In fact, I thought one of the good ideas of the academic left over the past few decades was an acknowledgment that communities matter -- that we're not separated individual agents calculating preferences but rather embedded social beings linked through communities and culture. You can't just uproot a person from their surroundings and expect them to be OK. But a certain kind of insistence on cosmopolitanism seems me to deny this -- as if being attached to your own way of life is somehow a problem.

It's complicated, but I feel like part of the problem is a failure to grapple with the fact that a diverse and heterogeneous society is, itself, a certain kind of community with a certain texture. As I've said, it's a kind of community I love and thrive in. And I don't want it to change too much: I would be much  less happy in a different kind of world. But I think acknowledging that means acknowledging that others, too, might be much less happy in a different kind of world. They have their community, and they don't want it to change too much either.

I was reminded of all this when I read this piece in the Guardian a few days ago. A physicist, reflecting on philosophy, describes its importance for science, then goes on to explain that one reason Brexit won the day is that its opponents failed to address the deeper philosophical issues at stake and talked only about numbers and consequences. I don't know if that's true, but I was struck by the end passages, where the author talks about the importance of "universalism" and how the wise man is at home everywhere.

When I read that, I thought to myself that I, at least, do not feel at home everywhere. As a woman, I would not feel at home in any society that enforces strict or traditional gender roles -- and I don't even really feel at home in a country like France, now that they've gone off the deep end with their anti-modest-clothing crusade. It made me feel like "feeling at home everywhere" is less about being an enlightened universalist and more about privilege -- the ultimate sign of privilege being that you can, in fact, make yourself at home no matter where you are.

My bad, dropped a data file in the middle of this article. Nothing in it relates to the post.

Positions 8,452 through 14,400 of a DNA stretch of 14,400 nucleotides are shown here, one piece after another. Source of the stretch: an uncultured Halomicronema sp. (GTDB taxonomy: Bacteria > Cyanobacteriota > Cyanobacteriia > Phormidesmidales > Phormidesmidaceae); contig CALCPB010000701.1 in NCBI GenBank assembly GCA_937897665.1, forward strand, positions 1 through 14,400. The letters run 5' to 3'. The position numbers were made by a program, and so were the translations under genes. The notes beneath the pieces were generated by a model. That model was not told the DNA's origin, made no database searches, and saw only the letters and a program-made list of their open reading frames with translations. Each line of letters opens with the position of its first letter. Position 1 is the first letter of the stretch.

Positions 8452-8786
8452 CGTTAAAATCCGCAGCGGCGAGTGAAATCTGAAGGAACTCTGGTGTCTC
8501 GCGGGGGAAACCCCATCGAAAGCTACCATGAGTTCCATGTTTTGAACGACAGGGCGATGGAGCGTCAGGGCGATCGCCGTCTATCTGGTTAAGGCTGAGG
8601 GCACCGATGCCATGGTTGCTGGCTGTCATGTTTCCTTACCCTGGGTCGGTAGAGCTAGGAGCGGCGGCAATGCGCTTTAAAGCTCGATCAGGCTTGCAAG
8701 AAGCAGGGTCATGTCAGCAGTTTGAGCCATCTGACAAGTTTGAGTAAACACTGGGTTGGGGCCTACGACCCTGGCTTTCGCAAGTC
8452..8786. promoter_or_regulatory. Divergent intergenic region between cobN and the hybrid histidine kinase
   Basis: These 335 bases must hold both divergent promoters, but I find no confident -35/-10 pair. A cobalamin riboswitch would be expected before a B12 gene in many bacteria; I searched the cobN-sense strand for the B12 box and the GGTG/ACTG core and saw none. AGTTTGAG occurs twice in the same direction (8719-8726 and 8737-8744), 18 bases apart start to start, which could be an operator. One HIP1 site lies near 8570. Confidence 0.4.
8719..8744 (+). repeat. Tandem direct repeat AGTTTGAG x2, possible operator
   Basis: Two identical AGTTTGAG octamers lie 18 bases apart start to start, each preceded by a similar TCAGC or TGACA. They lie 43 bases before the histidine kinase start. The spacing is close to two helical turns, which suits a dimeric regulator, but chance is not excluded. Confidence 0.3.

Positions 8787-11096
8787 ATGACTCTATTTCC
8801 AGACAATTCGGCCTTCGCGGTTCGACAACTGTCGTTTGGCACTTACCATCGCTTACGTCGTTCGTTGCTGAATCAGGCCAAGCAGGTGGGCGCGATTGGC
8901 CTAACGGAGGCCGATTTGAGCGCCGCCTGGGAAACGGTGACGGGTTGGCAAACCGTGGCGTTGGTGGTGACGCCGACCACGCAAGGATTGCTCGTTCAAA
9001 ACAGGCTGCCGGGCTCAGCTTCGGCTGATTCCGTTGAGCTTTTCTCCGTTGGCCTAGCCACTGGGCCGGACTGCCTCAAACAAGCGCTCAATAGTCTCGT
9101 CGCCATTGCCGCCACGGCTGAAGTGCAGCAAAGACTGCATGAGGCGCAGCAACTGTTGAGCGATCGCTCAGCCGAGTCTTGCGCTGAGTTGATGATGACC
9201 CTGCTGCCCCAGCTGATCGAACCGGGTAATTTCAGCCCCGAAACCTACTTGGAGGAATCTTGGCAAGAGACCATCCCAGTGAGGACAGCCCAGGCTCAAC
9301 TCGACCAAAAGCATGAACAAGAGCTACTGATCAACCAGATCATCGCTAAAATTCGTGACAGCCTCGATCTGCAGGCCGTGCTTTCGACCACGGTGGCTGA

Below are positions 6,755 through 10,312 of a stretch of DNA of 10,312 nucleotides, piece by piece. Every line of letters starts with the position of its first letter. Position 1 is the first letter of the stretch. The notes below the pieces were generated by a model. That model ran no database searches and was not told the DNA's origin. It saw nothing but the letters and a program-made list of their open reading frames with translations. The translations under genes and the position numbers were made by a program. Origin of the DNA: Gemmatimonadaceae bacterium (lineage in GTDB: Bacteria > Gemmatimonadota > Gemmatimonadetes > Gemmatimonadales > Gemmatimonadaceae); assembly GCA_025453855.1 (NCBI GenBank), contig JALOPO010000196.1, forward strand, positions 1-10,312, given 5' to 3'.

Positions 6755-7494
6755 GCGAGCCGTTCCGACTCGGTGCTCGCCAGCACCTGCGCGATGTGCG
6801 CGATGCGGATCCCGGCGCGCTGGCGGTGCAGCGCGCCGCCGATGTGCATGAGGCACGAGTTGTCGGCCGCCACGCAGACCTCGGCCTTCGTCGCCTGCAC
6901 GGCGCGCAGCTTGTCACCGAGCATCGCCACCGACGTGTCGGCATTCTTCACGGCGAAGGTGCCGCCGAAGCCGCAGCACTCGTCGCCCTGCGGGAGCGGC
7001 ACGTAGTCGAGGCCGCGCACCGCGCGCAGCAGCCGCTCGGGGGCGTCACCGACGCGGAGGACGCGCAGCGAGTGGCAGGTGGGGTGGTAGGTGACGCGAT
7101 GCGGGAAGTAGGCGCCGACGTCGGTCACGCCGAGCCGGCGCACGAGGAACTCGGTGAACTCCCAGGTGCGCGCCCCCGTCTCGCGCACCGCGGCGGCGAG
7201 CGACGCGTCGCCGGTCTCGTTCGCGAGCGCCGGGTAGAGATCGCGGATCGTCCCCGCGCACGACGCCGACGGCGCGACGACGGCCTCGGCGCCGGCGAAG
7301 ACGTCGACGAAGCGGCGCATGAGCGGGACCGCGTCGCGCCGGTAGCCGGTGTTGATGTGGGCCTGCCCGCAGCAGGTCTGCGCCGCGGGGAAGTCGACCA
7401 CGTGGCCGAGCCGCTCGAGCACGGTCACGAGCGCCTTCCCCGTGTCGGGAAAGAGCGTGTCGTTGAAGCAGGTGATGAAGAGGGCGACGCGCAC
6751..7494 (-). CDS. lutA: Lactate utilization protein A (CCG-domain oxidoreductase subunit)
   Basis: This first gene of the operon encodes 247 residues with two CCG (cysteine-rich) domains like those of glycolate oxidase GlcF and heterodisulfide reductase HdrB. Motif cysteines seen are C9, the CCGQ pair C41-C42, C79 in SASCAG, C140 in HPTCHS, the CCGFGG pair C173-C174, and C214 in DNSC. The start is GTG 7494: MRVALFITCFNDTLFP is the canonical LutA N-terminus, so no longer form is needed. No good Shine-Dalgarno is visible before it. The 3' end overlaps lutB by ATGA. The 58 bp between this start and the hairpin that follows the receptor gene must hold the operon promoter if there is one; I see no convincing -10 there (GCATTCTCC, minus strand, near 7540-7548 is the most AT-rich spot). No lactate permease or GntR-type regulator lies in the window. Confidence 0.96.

Again, none of this is to deny that the forces against cosmopolitanism are sometimes allied with racism and bigotry and discrimination. But the impulse toward protecting a way of life doesn't have to be a bad one, and even if you don't share or agree with it, it's possible to treat it with respect.

1 comment:

Robert GT said...

Your first paragraph is reminding me of this generally excellent piece in the Atlantic about "the war on stupid people" -- as the one acceptable form of discrimination.

Article here

To sweepingly overgeneralize, it points at two other issues the progressive left sometimes struggles with: harshly personal attacks, and failure to consistently apply & think through the application of principles. Of course, these are not at all unique to the left, but it is very frustrating to see one's "own side" falling into these traps.